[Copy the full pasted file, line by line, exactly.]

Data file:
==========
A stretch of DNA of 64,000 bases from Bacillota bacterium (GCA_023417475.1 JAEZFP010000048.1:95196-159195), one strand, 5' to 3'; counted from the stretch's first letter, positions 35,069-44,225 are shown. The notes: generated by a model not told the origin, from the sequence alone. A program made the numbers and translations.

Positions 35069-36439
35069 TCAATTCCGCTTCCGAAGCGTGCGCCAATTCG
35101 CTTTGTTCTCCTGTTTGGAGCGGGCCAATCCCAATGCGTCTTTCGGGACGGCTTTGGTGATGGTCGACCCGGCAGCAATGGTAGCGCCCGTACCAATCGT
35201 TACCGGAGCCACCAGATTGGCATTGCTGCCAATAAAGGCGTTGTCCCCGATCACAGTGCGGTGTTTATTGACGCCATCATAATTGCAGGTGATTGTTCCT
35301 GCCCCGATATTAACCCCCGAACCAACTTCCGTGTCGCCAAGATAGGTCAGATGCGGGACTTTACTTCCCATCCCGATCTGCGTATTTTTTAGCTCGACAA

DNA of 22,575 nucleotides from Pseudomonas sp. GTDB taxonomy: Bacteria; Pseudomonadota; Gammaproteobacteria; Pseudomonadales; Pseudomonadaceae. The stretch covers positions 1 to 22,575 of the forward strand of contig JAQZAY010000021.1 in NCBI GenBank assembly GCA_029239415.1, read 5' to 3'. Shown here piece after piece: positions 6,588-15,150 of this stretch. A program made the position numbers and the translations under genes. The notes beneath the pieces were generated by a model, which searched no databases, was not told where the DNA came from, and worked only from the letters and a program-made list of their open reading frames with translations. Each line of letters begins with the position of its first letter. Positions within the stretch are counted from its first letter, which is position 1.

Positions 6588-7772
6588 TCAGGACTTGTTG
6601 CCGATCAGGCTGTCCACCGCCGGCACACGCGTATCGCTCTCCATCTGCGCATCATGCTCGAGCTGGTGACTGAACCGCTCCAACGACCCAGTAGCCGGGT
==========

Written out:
A stretch of DNA of 64,000 bases from Bacillota bacterium (GCA_023417475.1 JAEZFP010000048.1:95196-159195), one strand, 5' to 3'; counted from the stretch's first letter, positions 35,069-44,225 are shown. The notes: generated by a model not told the origin, from the sequence alone. A program made the numbers and translations.

Positions 35069-36439
35069 TCAATTCCGCTTCCGAAGCGTGCGCCAATTCG
35101 CTTTGTTCTCCTGTTTGGAGCGGGCCAATCCCAATGCGTCTTTCGGGACGGCTTTGGTGATGGTCGACCCGGCAGCAATGGTAGCGCCCGTACCAATCGT
35201 TACCGGAGCCACCAGATTGGCATTGCTGCCAATAAAGGCGTTGTCCCCGATCACAGTGCGGTGTTTATTGACGCCATCATAATTGCAGGTGATTGTTCCT
35301 GCCCCGATATTAACCCCCGAACCAACTTCCGTGTCGCCAAGATAGGTCAGATGCGGGACTTTACTTCCCATCCCGATCTGCGTATTTTTTAGCTCGACAA

DNA of 22,575 nucleotides from Pseudomonas sp. GTDB taxonomy: Bacteria; Pseudomonadota; Gammaproteobacteria; Pseudomonadales; Pseudomonadaceae. The stretch covers positions 1 to 22,575 of the forward strand of contig JAQZAY010000021.1 in NCBI GenBank assembly GCA_029239415.1, read 5' to 3'. Shown here piece after piece: positions 6,588-15,150 of this stretch. A program made the position numbers and the translations under genes. The notes beneath the pieces were generated by a model, which searched no databases, was not told where the DNA came from, and worked only from the letters and a program-made list of their open reading frames with translations. Each line of letters begins with the position of its first letter. Positions within the stretch are counted from its first letter, which is position 1.

Positions 6588-7772
6588 TCAGGACTTGTTG
6601 CCGATCAGGCTGTCCACCGCCGGCACACGCGTATCGCTCTCCATCTGCGCATCATGCTCGAGCTGGTGACTGAACCGCTCCAACGACCCAGTAGCCGGGT